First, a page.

There’s such a thing as being too clever, and it’s a malady that appears to be infecting many online advertisements. The page takeovers, the ads that dance across the site, the videos that pop up suddenly beneath your mouse – these ideas may seem like a good way to get attention, but they may actually backfire on advertisers. That’s according to a new study from the Robert H. Smith School of Business at the University of Maryland. It concludes that in the increasingly cluttered environment online, advertisers often are better off with simple messages. Michel Wedel, professor of marketing at the University of Maryland’s Robert H. Smith School of Business, talks to Media Life about how quickly people can recognize ads, when complex ads work, and why it’s good to make your point quickly with digital ads.
What did you find most interesting or most surprising about this report?
Consumers’ ability to recognize ads in exposures as short as 100 miliseconds.
What’s the most important thing media buyers and planner can take from it?
The type of advertising that will be effective depends on the expected duration consumers get exposed to it.
And this may differ a lot between different media.
How has the space in which ads are served up online become cluttered and hectic? Can that hurt advertisers?
Yes, online advertising has increased, and the resulting clutter makes ads less effective, especially because consumers recognize them quickly and then often avoid them.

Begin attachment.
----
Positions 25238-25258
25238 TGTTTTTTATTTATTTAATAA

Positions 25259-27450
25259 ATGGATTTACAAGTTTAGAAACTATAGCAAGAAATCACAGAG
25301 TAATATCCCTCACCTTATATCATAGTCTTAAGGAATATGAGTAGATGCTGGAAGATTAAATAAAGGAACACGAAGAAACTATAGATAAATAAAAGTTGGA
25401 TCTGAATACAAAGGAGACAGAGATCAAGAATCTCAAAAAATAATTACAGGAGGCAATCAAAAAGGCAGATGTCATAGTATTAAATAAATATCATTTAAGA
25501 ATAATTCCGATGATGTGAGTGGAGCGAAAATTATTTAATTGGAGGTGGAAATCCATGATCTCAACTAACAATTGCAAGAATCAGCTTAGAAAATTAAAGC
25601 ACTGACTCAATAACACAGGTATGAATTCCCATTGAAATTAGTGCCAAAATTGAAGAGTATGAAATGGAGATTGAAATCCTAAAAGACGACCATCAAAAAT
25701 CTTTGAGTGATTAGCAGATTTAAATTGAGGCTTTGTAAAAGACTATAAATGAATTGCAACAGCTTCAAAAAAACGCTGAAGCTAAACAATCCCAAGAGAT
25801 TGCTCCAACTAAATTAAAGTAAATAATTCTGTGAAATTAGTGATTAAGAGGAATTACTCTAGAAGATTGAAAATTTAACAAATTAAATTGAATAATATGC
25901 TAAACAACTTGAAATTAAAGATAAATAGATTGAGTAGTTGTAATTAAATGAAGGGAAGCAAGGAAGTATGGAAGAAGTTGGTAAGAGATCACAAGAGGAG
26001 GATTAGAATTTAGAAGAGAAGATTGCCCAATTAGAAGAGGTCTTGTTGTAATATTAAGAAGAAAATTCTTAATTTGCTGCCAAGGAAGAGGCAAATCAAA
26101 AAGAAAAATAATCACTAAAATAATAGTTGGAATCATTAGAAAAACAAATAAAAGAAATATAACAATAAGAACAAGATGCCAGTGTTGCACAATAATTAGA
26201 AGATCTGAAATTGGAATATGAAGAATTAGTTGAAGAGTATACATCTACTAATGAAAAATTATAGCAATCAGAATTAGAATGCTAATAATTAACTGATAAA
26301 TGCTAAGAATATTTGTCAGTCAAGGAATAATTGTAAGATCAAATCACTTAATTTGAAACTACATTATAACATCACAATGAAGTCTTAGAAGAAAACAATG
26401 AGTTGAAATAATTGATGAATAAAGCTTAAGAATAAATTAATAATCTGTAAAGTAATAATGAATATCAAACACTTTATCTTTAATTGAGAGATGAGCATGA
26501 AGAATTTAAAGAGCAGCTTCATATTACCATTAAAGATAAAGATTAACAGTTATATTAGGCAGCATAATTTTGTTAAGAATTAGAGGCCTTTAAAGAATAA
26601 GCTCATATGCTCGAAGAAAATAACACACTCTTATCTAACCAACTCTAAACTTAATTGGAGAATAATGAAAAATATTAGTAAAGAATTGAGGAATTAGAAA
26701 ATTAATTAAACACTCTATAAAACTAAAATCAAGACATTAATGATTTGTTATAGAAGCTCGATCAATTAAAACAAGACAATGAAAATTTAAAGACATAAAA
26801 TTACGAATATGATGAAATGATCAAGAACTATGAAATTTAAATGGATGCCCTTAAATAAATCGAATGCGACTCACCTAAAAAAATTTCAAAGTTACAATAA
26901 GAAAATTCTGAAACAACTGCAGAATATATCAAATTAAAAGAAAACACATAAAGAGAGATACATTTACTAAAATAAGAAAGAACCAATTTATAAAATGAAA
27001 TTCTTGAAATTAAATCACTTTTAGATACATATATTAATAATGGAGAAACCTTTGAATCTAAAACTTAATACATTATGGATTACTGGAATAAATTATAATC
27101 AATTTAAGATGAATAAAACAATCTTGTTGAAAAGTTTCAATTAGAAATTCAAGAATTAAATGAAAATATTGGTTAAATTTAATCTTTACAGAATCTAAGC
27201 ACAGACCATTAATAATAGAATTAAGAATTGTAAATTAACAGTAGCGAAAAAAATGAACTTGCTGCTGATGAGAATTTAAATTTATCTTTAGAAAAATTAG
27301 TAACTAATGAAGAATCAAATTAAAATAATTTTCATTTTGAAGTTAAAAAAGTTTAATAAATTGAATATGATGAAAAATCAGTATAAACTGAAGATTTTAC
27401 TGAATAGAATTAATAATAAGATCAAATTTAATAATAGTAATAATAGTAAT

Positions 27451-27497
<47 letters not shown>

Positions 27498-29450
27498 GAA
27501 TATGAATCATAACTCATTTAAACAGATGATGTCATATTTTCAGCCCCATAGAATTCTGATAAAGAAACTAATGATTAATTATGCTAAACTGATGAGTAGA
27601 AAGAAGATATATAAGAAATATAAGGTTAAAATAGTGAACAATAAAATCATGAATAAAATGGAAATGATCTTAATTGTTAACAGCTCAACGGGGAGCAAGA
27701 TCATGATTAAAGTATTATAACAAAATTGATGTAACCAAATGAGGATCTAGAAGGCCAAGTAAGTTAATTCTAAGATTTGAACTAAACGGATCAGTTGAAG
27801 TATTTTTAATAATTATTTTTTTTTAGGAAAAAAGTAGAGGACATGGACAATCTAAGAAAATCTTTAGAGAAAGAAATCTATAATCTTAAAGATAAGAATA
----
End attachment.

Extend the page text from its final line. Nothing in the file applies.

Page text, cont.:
Why doesn’t complexity pay off online? Are there are other media where it does?
Complexity pays off anytime consumers are willing and able to spend time on the ad.
This may happen in some online contexts, and for some products, but not for others.
Disruptive ads seem to be a big thing the past few years, with page takeovers and other gimmicks. Does your research suggest these would be less effective, because they are more complex?
These ads may work in contexts where exposure durations are longer.
What type of ads earned positive reviews and why?
In short exposures typical ads work. In longer exposures atypical, more complex or original ads work.
Did that surprise you at all? Why or why not?
What was surprising is that false front ads, which pretend to be for something they are not, don’t work in any of these conditions. They are not recognized under short exposures and not liked much under longer exposures.
Do you think enough agencies understand the need to capture the viewer’s attention in a split second, based on what you see of banner ads on the internet?
No, I do not think they do. Our studies are the first to demonstrate this phenomenon, and it is very important for advertisers to start thinking about it.
Copyright 2016 Media Life Magazine. All rights reserved. From http://www.medialifemagazine.com. By Diego Vasquez.